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Spotting unauthorised and mistaken transactions

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Spotting unauthorised and mistaken transactions
Spotting unauthorised and mistaken transactions

When checking through your transactions, you might come across a transaction that doesn’t look right. If this is the case, you should get into contact with your bank as soon as possible.

An unauthorised transaction: Money transferred from your account without your permission

A mistaken transaction: Paying the wrong person by using the wrong details

Here are the signs to look out for to identify unauthorised or mistaken transactions:

  • Persons or companies whose names you do not know
  • Cash withdrawal from a place you have never been
  • Transaction date you don’t recognise
  • Payment that has doubled up

But keep in mind:

  • Transactions can take days to show up – they are not always immediate
  • Name of a shop or restaurant might not match the bank statement (they may have a different trading name which you can verify online)

What you need to do before you buy an existing business

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What you need to do before you buy an existing business
What you need to do before you buy an existing business

Buying an existing business can be a great entryway into being a business owner – but it does come with challenges. Following these steps might make it easier for you to make sure that the business you buy is right for you.

  1. Understanding if you are ready for business: This doesn’t just involve the financial aspect of things, but also management more generally. Even though there are procedures in place, you still need to develop management skills to oversee those processes. You will need to be disciplined when it comes to day-to-day operations, especially at the start before you become more familiar with everything. Reflect on your current situation and ensure that you can handle the responsibilities that come with owning a business.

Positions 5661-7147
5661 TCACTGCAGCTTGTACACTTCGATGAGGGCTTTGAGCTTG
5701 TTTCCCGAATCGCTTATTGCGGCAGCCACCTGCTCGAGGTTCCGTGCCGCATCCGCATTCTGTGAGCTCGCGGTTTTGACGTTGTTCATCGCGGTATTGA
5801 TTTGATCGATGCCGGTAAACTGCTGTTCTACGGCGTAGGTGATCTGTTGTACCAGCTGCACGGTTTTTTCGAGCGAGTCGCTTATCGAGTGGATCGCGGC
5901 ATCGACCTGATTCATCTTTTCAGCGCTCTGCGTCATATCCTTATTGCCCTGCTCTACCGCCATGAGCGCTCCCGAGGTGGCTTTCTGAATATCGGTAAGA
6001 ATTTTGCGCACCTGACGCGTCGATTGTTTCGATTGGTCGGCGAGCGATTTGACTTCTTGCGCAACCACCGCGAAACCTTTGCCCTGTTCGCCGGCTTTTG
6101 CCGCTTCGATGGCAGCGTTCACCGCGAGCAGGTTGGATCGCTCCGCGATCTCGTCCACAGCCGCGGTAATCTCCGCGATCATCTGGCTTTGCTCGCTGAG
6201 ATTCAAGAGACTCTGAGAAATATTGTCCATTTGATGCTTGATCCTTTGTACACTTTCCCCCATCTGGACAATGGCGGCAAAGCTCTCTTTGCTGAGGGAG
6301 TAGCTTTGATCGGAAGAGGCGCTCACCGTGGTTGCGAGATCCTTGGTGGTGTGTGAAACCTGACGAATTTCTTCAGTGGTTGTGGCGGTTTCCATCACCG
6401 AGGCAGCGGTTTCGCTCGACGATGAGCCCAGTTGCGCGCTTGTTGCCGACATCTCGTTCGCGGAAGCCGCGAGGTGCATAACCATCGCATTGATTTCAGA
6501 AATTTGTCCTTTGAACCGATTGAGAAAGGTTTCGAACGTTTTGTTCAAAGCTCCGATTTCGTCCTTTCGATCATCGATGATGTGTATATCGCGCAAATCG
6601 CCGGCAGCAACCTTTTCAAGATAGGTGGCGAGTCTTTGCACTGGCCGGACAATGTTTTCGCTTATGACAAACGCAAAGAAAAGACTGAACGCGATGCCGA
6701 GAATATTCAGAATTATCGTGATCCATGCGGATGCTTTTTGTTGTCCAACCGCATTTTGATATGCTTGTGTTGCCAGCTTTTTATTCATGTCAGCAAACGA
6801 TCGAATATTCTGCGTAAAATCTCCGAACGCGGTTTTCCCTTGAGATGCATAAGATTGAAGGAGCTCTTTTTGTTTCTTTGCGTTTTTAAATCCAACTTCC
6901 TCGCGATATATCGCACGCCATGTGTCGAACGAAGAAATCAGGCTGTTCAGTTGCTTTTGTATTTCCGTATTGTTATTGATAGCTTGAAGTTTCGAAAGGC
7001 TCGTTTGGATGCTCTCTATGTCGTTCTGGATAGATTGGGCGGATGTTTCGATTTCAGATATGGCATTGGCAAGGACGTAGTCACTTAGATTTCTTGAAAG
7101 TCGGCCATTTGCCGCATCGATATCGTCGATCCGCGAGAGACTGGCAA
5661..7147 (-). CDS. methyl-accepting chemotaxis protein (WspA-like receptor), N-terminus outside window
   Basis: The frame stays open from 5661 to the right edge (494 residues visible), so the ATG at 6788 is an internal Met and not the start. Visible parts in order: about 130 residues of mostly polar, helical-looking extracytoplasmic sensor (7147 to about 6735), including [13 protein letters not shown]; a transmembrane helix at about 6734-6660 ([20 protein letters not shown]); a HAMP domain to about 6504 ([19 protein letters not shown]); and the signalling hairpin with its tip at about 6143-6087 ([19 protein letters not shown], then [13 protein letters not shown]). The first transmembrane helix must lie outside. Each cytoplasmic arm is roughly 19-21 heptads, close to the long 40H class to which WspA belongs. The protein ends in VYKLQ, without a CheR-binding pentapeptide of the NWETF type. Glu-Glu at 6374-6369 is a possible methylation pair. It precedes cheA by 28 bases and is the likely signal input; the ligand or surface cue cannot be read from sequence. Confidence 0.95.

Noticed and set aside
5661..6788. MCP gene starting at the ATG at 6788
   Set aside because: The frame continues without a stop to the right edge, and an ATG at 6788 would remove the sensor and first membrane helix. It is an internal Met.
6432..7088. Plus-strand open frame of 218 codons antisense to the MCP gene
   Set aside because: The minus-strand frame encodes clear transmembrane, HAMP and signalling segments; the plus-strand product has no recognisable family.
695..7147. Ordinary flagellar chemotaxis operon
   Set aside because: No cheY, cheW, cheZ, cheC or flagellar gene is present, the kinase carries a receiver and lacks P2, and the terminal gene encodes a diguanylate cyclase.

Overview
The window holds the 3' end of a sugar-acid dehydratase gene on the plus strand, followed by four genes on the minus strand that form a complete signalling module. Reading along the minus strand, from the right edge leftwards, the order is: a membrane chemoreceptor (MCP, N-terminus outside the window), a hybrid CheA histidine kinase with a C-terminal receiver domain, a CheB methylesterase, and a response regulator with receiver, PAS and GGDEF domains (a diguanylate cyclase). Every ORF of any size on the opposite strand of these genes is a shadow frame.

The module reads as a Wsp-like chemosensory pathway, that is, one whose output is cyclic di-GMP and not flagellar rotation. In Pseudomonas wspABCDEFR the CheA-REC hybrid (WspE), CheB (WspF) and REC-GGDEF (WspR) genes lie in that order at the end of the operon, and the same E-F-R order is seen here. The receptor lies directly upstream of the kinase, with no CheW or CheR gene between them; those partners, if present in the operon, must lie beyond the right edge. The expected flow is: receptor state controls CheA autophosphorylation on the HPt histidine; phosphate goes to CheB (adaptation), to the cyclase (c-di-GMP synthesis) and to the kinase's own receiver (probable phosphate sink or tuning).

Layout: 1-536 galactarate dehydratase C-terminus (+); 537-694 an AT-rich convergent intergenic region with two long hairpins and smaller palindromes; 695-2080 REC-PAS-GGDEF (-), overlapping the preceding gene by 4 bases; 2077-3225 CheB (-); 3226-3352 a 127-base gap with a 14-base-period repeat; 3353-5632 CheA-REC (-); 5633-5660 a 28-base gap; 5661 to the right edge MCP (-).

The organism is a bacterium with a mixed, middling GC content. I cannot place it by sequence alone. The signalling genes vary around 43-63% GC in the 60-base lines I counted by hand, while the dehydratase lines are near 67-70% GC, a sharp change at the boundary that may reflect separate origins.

2. Decide whether you want to buy an independently owned business or a franchise: You will be able to make a lot more decisions and changes if you buy an independent business – but you will also need to come up with a lot more ideas, and conduct marketing and safety strategies by yourself. Franchises on the other hand provide a lot of support when it comes to routine business processes, but there is a lot more rigidity when it comes to handling the business.
  3. Research the business: Look into all the costs involved in buying the business and potential ongoing expenses that you will incur. Make sure you get an insight into the business’ strengths and weaknesses and how it is likely to perform against competitors.
  4. Carry out due diligence: Examine a business in detail before you sign a legally binding document. This includes various financial aspects such as income statements, tax returns, etc. You should also review the legal aspect of the business such as intellectual property, registered patents, etc.
  5. Value the business: Calculate the net worth of your business by taking the assets and liabilities into consideration. Also calculate the value of the business based on future earnings – what you can gain from the business.

Advantages and disadvantages of home reversion

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Advantages and disadvantages of home reversion
Advantages and disadvantages of home reversion

Super (AU): Pros and cons of home reversion

Home reversion is when you sell a share of the future value of your home whilst still living there. You receive a lump-sum payment and continue to own the remaining share of your home equity.

Pros

  • You are able to continue living in your home after you sell the share
  • You can conduct renovations or maintenance that your home may need with the lump-sum payment you receive
  • You can use the lump sum for any urgent needs such as medical treatments
  • The lump-sum could help you secure accommodation till your home sells

Cons

  • You will own the lower share of the equity in your home
  • Transactions and costs can get complicated and it may be hard to navigate that
  • Your eligibility for Age Pension might also be influenced
  • Your ability to afford aged care could be affected
  • You might end up eating into money that you need for the future – such as for medicare
  • You might be locked into fewer options if your circumstances change
  • If you are the sole owner and someone else lives with you, they may no longer be able to live in the house if you move out or pass away

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